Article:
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Power Trios Abound in Foxboro

Dillon, Maroney and Faulk
A Backfield Combination Like No Other

So, I was thinking the other day after I wrote about the New England Patriots options should Tedy Bruschi end up on the sidelines later than expected. I had said that Richard Seymour, Bruschi and Rodney Harrison were the defensive power trio, because they are the experienced, intelligent leaders on that side of the ball.

Then I saw some of the highlights and perused the stats from Friday night's exhibition opener against Atlanta. And I got to thinking.

I hear a lot of people -- "experts" and general fans -- talk about the Falcons 1-2-3 punch of T.J. Duckett, Warren Dunn and Michael Vick. Of course, Vick is a 3rd-rate quarterback, and he doesn't catch passes.

Now consider Corey Dillon, Laurence Maroney and Kevin Faulk. The "experts" said the Patriots were crazy to draft offensively, and a running back was about the last thing they needed. I said I would have taken LenDale White, and I'm sure the Patriots had very good reasons to go with Maroney over White (and White's having some problems in Tennessee, allegedly spitting on a teammate and starting a brawl -- decidedly not Patriot-like), but I thought a running back would be a brilliant move.

Dillon, who was injured most of last year, looked like he was on his last legs -- so said the "experts." I had a good feeling he's has some gas left in his tank, but it would be nice to have an heir to the throne before the king abdicates. And now Dillon, healthy again, looks like he could be his old self.

Corey Dillon, left, Kevin Faulk, center, and rookie Laurence Maroney
comprise a formidible power trio in the New England Patriots backfield.

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So now you may have two premiere running backs, both with good hands, and Maroney could be better than Dillon in that category. Both of these guys can punish a defense with straight-ahead, shoulder-lowering brutality. Dillon is no spring chicken, but he can still change direction and get around the end (with blockers). Maroney has the potential to do that on his own. Friday, he showed some great cutback ability and made some would-be tacklers miss.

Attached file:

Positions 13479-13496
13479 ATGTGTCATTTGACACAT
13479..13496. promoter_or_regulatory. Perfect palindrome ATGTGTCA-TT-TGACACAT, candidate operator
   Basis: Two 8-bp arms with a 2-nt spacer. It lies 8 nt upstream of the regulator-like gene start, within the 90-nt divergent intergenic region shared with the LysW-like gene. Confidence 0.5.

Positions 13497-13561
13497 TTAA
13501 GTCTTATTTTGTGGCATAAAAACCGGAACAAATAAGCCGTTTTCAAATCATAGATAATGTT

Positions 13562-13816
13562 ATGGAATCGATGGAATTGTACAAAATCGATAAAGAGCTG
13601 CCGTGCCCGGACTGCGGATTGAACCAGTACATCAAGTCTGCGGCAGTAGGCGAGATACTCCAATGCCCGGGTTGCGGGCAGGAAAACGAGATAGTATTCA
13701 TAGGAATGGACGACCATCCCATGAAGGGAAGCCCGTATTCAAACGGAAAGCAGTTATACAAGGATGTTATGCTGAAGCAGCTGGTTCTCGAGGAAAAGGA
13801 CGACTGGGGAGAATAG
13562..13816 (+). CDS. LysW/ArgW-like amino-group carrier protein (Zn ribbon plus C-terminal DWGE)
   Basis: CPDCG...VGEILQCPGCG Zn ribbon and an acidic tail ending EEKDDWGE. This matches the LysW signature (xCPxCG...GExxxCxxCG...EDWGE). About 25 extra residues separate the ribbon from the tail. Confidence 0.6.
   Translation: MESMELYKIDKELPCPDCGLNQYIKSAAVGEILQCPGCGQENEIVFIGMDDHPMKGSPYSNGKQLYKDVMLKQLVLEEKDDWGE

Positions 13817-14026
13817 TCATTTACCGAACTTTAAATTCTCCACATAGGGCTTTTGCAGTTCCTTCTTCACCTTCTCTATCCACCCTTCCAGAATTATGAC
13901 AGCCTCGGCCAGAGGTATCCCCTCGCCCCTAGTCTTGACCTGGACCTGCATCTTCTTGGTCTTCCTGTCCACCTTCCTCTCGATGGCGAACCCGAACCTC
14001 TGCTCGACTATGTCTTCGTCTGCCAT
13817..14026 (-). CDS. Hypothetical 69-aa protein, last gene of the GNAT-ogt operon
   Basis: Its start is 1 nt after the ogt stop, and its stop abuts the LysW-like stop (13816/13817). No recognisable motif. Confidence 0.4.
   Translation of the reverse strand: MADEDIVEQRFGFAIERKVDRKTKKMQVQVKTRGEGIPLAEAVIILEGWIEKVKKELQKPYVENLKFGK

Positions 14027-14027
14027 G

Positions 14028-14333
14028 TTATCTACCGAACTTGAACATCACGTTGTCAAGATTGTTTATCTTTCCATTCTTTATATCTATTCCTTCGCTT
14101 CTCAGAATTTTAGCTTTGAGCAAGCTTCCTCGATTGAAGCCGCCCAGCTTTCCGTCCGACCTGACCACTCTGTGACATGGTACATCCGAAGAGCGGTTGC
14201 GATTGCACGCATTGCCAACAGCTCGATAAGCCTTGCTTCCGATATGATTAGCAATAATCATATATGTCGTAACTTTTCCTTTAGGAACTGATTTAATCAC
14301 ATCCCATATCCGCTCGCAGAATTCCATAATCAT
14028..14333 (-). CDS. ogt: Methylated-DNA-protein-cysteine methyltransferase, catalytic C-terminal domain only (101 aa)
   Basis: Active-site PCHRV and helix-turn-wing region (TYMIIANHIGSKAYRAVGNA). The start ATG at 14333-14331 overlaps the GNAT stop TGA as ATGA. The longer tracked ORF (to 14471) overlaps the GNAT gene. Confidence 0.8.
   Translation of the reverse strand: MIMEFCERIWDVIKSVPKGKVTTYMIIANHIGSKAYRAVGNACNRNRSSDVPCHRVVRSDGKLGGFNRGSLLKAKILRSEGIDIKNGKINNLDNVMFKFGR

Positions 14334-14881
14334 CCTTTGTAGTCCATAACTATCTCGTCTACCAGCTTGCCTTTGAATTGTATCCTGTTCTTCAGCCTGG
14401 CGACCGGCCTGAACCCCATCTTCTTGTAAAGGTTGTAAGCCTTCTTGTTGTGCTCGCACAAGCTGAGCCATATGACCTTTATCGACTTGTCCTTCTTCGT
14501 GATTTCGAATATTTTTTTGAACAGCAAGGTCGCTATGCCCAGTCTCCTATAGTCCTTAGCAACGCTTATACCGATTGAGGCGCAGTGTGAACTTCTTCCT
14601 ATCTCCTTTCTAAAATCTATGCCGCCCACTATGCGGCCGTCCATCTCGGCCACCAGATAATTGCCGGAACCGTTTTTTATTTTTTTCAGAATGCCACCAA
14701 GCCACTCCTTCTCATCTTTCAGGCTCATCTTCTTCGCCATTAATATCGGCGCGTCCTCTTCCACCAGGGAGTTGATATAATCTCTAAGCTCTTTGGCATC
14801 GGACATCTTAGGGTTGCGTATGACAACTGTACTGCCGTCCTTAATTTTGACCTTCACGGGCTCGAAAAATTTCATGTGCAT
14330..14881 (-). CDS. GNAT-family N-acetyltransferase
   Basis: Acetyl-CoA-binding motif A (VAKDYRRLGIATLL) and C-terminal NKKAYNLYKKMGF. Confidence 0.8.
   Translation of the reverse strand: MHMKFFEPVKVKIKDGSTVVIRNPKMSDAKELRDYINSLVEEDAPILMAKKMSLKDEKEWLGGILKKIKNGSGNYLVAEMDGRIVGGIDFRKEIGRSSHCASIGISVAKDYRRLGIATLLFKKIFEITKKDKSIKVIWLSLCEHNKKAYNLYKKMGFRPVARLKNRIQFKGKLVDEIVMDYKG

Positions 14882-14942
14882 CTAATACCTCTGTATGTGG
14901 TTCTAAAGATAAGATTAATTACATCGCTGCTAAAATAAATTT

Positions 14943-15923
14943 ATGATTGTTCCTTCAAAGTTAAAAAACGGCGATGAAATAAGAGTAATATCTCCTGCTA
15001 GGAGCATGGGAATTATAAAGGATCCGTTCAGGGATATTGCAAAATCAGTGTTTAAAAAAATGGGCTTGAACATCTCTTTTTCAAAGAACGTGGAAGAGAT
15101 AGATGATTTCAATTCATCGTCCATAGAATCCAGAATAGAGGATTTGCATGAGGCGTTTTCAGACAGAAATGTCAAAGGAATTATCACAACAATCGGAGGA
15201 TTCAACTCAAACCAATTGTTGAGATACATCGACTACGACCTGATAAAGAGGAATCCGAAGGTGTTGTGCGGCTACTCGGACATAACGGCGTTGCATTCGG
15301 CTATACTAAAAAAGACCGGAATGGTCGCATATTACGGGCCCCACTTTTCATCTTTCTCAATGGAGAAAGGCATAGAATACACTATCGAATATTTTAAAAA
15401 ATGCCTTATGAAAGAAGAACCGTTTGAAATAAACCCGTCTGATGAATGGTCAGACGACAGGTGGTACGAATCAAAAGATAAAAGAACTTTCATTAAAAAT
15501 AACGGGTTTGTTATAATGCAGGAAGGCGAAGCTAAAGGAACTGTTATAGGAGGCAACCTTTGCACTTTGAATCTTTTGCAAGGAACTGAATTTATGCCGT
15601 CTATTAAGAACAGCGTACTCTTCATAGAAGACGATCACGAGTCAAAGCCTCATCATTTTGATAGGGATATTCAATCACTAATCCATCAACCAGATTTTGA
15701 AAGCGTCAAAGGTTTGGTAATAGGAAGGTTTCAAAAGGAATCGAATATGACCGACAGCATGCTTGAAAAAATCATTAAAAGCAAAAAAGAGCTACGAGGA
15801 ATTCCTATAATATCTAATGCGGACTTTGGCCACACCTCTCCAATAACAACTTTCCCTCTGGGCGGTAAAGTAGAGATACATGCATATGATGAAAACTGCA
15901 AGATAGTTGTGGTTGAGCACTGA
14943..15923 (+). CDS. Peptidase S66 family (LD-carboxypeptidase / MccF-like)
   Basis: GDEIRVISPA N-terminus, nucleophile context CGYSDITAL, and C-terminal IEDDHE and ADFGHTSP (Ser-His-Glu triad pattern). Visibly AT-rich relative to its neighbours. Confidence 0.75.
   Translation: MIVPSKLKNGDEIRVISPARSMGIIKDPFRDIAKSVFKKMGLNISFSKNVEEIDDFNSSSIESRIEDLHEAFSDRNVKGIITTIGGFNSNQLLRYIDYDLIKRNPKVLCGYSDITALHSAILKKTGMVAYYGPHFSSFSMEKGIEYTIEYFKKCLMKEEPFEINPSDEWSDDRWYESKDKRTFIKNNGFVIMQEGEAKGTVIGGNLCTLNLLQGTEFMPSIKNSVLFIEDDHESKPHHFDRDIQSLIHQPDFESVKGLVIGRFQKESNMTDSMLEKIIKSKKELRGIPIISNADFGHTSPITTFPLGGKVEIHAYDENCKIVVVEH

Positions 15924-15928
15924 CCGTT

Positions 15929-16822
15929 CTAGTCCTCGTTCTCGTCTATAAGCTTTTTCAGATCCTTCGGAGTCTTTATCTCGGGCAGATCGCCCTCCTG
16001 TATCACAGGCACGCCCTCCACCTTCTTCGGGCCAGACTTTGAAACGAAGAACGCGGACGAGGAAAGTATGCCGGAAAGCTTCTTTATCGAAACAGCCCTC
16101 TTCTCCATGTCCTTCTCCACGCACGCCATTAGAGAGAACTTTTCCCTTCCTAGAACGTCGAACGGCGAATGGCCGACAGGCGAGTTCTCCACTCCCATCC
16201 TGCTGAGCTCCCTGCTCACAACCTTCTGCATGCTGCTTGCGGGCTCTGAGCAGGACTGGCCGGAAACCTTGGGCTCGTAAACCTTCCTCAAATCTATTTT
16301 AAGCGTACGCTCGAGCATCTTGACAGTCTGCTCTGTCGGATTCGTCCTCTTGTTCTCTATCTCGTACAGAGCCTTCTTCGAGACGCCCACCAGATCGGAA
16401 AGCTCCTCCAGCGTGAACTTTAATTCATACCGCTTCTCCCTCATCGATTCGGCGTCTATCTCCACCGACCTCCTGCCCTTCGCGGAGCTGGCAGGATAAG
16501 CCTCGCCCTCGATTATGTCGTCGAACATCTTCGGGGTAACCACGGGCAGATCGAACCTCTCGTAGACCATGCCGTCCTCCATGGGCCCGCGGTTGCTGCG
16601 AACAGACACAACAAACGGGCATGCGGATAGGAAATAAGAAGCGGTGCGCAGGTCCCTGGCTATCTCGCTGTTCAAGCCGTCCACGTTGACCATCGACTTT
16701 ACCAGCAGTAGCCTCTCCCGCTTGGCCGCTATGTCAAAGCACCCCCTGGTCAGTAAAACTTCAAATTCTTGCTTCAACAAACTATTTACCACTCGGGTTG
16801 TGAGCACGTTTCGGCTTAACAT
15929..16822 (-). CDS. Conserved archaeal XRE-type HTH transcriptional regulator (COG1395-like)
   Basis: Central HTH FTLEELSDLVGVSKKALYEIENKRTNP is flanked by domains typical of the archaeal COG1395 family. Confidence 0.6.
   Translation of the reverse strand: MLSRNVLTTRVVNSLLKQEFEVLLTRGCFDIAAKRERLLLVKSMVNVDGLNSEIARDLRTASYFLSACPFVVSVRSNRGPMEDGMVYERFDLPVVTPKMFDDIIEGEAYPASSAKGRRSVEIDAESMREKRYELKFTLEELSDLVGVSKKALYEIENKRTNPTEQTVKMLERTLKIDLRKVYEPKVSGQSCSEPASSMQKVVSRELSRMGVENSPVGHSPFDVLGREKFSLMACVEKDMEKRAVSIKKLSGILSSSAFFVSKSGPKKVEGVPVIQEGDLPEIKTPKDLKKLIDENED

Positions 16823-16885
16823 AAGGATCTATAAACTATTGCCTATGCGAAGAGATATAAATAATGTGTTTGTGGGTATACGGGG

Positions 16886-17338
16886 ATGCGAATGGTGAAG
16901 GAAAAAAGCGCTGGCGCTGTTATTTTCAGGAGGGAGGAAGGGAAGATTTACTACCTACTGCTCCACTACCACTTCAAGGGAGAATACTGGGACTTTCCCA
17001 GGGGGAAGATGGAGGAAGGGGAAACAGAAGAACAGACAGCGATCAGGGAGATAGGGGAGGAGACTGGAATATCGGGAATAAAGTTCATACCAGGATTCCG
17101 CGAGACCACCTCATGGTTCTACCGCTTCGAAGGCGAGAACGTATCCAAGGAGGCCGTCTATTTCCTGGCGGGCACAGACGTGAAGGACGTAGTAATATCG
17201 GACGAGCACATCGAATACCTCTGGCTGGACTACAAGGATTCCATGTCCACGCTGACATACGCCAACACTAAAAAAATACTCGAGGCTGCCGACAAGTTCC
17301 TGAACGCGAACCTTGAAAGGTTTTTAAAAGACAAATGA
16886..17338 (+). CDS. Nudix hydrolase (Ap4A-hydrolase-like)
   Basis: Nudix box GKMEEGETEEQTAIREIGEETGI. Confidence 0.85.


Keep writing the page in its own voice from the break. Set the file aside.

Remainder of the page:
And then you have Kevin Faulk, possibly one of the best third-down backs in the league, who can pick up good yards on the ground and is almost as sure-handed as any receiver on the team.

Now consider the injury-generated problems New England had on the offensive line last year. With center Dan Koppen working his way back, the Patriots could have a very, very solid line. And second-year guard Logan Mankins has a year in the NFL under his belt. And Nick Kaczur proved no slouch last season.

Can't you just see the Patriots pounding the left side over and over and over again?

Oh, and, in case you forgot, there's another guy in the backfield: No. 12. Imagine the weight that will be taken off Brady's shoulders (and ribs, and back) when the Pats can consistently bruise opposing defenses for 150 or more yards on the ground. Think how much defenses will have to respect that attack and how much time it could afford Brady when they pass on running downs. Think the difference between Tom Brady and Michael Vick now.

Now, of course all this is contingent on Maroney remaining as brilliant on a consistent basis as he showed in limited action on Friday, but it looks promising. And, of course, it's also contingent on injuries.

Some have raised the question about whether Dillon will cause problems as he allegedly did in Cincinnati when he had to share time with a newly drafted running back. I don't think so. Why?

This is a completely different situation. The Patriots have long (5 years -- that's a long time in the NFL) been a successful team, and Cincinnati was not. Dillon has already won a championship here with a proven system, and Cincinnati did not. Here, Dillon has coaches that believe in him and have a plan for the team to win, no matter who gets the credit; Cincinnati did not.

I'll throw in one more backfield comparison for you: Kansas City. When Priest Holmes was healthy, the Chiefs had Holmes, Larry Johnson and Trent Green. Green isn't a dangerous runner like Vick, but he's a solid scrambling quarterback who picked up important first downs when K.C. needed them. The other issue there was that before Holmes was injured, the coaching staff didn't place a lot of faith in Johnson's abilities. That's the difference a coaching staff can make.

The Patriots coaches, more than just knowing how to coach, how to break down film, how to devise game plans, they know how to analyze talent and how to use it. They know how to take what they have and develop and gameplan around it.

Bill Belichick came to New England with a reputation as a hard-nosed coach who excelled in coaching defense and preferred old-school, smash-mouth football. As he disposed of the flotsam and jetsam, he built one of the great teams in NFL history by using the talent he had in ways most other coaches would never have dreamed. Now he has his smash-mouth team: Three excellent running backs and a premiere defense. And he has Tom Brady -- just in case.